Her saving ways were a matter of necessity, not whim, for Solomon had undergone a conversion during their stay above the store. An Episcopal bishop had come through town, and convinced him that his real calling was to be a missionary priest. In short order, Solomon and Abby moved back to New York, where he attended General Seminary and she taught school to support him.

It was an ironic twist for the youngster who had refused to join her family’s “hellfire and damnation” church (at least that’s what my grandmother called it), but Abby never wavered, and accompanied her clergyman husband as he moved from church to church throughout Minnesota and Wisconsin. His last posting was on the Oneida reservation in Green Bay, Wisconsin, where Abby, by now in her sixties, again taught school. The name the Indian families gave her translated as: “She Who Is Good To The Poor.”

Solomon died in 1897, at which point Abby’s wedding dress became her widows’ weeds.

In 1923, when she turned 90, she was living with her daughter in San Jose, California. Her daughters had a photographic portrait made of her. It hangs in my hallway today. The dress is still a somber black, with a lacy jabot at the neck, and a lace shrug over her shoulders.

After her death, her daughters carefully folded away the dress and put it in a trunk that sat in the basement of our multi-generational household for many years. From time to time, Grandabbie would take out the dress and hang it up to air, and would tell me its history. Each time, she would smooth it gently with her hands and then press her hand to her nostrils. Perhaps she was inhaling the trace of her mother’s scent; perhaps she was simply remembering the feel of that slender body.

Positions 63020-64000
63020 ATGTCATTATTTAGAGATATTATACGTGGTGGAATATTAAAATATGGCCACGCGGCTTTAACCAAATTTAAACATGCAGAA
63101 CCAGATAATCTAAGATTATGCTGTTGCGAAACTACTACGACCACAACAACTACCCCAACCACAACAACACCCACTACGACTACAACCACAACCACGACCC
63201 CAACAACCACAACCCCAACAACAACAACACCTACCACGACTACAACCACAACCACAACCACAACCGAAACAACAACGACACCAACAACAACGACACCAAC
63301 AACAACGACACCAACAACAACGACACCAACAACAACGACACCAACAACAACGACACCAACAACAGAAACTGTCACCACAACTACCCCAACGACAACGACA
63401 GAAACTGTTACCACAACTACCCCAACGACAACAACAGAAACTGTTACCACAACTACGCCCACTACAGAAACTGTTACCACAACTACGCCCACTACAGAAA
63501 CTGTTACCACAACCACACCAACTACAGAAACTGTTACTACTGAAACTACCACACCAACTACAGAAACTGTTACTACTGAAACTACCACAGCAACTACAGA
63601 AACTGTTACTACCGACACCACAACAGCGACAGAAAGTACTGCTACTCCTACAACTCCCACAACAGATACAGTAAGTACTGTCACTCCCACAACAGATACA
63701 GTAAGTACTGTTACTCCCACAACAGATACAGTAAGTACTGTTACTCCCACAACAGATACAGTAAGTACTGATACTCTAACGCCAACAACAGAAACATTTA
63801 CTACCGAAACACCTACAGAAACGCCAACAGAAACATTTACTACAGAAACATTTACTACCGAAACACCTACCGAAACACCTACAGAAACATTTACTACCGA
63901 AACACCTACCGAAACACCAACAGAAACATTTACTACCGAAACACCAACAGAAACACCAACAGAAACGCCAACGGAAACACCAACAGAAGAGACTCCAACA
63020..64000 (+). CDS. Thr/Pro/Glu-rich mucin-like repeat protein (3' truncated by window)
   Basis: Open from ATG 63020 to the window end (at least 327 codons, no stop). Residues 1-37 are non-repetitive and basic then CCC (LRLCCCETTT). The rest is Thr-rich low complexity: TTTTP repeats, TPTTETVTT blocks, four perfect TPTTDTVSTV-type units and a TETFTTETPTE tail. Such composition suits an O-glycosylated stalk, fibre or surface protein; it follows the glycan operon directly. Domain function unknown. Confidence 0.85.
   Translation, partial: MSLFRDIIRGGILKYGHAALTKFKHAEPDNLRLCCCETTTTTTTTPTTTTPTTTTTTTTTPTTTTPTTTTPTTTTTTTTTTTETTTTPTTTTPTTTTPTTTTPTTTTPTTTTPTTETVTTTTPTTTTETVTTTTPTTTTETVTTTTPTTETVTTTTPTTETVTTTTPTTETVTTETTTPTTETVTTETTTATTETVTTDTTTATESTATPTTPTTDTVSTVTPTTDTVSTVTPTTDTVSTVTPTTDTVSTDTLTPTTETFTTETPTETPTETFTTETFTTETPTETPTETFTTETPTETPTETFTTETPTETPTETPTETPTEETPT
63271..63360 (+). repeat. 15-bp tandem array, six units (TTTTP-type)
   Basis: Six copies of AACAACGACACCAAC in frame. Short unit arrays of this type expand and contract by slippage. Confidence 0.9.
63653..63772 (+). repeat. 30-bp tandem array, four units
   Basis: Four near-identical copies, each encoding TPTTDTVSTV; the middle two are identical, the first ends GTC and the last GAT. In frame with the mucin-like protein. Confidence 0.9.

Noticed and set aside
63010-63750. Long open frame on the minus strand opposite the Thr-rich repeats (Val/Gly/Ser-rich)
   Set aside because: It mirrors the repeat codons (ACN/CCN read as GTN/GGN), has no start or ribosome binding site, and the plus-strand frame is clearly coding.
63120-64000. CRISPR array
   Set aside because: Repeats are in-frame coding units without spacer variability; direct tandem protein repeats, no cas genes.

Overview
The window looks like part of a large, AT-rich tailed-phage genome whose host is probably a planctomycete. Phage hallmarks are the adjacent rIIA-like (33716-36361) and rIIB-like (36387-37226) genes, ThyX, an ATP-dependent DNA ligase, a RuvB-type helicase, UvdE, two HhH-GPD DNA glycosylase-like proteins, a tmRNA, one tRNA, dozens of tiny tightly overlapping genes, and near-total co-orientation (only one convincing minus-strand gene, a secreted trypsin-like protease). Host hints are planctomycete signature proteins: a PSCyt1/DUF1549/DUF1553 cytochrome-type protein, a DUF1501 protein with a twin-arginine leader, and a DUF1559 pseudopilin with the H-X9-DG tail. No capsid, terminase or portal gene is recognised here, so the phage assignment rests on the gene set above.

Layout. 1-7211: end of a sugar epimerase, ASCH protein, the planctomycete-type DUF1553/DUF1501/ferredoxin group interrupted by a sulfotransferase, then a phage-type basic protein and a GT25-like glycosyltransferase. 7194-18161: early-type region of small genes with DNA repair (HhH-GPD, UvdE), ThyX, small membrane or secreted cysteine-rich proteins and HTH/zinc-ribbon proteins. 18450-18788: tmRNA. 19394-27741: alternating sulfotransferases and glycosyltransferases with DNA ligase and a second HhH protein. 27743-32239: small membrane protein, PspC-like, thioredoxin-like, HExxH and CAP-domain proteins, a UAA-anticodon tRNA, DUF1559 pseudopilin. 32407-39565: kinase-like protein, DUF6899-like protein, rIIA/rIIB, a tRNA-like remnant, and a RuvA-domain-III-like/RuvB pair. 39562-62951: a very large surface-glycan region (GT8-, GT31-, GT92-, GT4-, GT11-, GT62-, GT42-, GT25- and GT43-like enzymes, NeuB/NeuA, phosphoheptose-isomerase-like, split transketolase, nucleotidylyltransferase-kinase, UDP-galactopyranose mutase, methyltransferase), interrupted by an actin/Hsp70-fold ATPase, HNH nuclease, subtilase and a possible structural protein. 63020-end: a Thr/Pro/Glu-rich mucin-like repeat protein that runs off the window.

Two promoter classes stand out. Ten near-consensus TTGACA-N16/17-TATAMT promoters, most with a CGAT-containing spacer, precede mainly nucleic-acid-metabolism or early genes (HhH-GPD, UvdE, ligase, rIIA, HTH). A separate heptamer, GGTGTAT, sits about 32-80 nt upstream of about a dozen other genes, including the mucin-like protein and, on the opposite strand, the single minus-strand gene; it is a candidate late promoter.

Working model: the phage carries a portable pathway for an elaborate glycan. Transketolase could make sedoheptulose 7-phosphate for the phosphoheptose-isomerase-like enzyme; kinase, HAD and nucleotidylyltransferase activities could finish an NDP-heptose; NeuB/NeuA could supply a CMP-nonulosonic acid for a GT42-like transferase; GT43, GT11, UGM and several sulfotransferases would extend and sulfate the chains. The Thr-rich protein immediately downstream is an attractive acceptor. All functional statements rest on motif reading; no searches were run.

Eventually the trunk went to my mother, who stored it in her un-air-conditioned attic in North Carolina. When she moved to her retirement community, the trunk was delivered to me. I glanced into it, but didn’t really explore it until after my mother passed away, three years ago.

There was my own grandmother’s ornate Edwardian wedding dress, all ruffles and laces, no longer a glistening white, but more café au lait in color. There was my mother’s academic gown and mortar board, crumpled and rusty-looking, along with a couple of discolored family baptismal gowns and assorted linens.

And at the bottom, there was my great grandmother’s wedding dress. The black dye had turned a muddy brown. The tiny stitches of the hand-sewn seams, however, were neat and straight as ever. As I lifted it up, I thought about the hours of patient stitching that Abby had put into that dress as she made and remade it.

And then, to my horror, the fabric simply came apart. The seams held, but the silk had rotted, either from age or the damp heat of the South, or both.

I burned the dress, as one burns a worn-out flag, with honor, although I felt a little foolish about that. After, all, a woman as eminently practical and efficient as my great grandmother would surely have laughed at such a gesture from a descendant she never knew. But if she didn’t know me, I knew her. Thanks to my extended and articulate family, my childhood was filled with tales of her wisdom and great good humor.

It is a lucky youngster whose family hands down its memories and stories. They are far more important than position or wealth. Mine was just such a rich childhood, and I have never stopped being thankful for it.

Thornton Wilder once wrote: “All that we can know about those we have loved and lost is that they would wish us to remember them with a more intensified realization of their reality. What is essential does not die, but clarifies. The highest tribute to the dead is not grief, but gratitude.”